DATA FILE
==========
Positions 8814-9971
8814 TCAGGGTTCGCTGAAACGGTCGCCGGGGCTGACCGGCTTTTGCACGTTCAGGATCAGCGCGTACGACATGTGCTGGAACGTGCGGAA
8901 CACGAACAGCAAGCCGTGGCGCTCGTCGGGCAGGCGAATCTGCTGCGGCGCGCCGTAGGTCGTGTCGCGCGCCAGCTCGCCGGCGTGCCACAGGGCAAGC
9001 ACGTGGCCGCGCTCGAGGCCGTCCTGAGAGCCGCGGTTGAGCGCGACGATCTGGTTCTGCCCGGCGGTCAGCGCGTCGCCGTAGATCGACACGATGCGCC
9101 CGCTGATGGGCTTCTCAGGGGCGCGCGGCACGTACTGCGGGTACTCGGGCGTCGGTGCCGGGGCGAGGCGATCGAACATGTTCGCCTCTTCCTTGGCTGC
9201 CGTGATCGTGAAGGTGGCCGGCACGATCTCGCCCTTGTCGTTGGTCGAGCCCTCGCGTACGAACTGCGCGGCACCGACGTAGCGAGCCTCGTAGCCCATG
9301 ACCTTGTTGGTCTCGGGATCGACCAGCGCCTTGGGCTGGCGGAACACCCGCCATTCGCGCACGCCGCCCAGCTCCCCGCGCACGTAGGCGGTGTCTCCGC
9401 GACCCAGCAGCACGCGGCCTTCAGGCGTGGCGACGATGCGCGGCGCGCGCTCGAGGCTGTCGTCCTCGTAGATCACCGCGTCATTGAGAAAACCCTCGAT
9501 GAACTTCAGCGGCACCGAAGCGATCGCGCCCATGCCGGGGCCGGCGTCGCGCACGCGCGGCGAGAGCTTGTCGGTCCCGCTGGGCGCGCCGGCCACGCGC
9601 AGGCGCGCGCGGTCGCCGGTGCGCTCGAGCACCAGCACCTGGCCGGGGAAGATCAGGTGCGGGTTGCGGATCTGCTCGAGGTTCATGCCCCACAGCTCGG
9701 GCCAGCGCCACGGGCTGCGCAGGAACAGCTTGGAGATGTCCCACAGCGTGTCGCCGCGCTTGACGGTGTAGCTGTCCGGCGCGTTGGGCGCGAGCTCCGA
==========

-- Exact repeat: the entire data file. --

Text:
Positions 8814-9971
8814 TCAGGGTTCGCTGAAACGGTCGCCGGGGCTGACCGGCTTTTGCACGTTCAGGATCAGCGCGTACGACATGTGCTGGAACGTGCGGAA
8901 CACGAACAGCAAGCCGTGGCGCTCGTCGGGCAGGCGAATCTGCTGCGGCGCGCCGTAGGTCGTGTCGCGCGCCAGCTCGCCGGCGTGCCACAGGGCAAGC
9001 ACGTGGCCGCGCTCGAGGCCGTCCTGAGAGCCGCGGTTGAGCGCGACGATCTGGTTCTGCCCGGCGGTCAGCGCGTCGCCGTAGATCGACACGATGCGCC
9101 CGCTGATGGGCTTCTCAGGGGCGCGCGGCACGTACTGCGGGTACTCGGGCGTCGGTGCCGGGGCGAGGCGATCGAACATGTTCGCCTCTTCCTTGGCTGC
9201 CGTGATCGTGAAGGTGGCCGGCACGATCTCGCCCTTGTCGTTGGTCGAGCCCTCGCGTACGAACTGCGCGGCACCGACGTAGCGAGCCTCGTAGCCCATG
9301 ACCTTGTTGGTCTCGGGATCGACCAGCGCCTTGGGCTGGCGGAACACCCGCCATTCGCGCACGCCGCCCAGCTCCCCGCGCACGTAGGCGGTGTCTCCGC
9401 GACCCAGCAGCACGCGGCCTTCAGGCGTGGCGACGATGCGCGGCGCGCGCTCGAGGCTGTCGTCCTCGTAGATCACCGCGTCATTGAGAAAACCCTCGAT
9501 GAACTTCAGCGGCACCGAAGCGATCGCGCCCATGCCGGGGCCGGCGTCGCGCACGCGCGGCGAGAGCTTGTCGGTCCCGCTGGGCGCGCCGGCCACGCGC
9601 AGGCGCGCGCGGTCGCCGGTGCGCTCGAGCACCAGCACCTGGCCGGGGAAGATCAGGTGCGGGTTGCGGATCTGCTCGAGGTTCATGCCCCACAGCTCGG
9701 GCCAGCGCCACGGGCTGCGCAGGAACAGCTTGGAGATGTCCCACAGCGTGTCGCCGCGCTTGACGGTGTAGCTGTCCGGCGCGTTGGGCGCGAGCTCCGA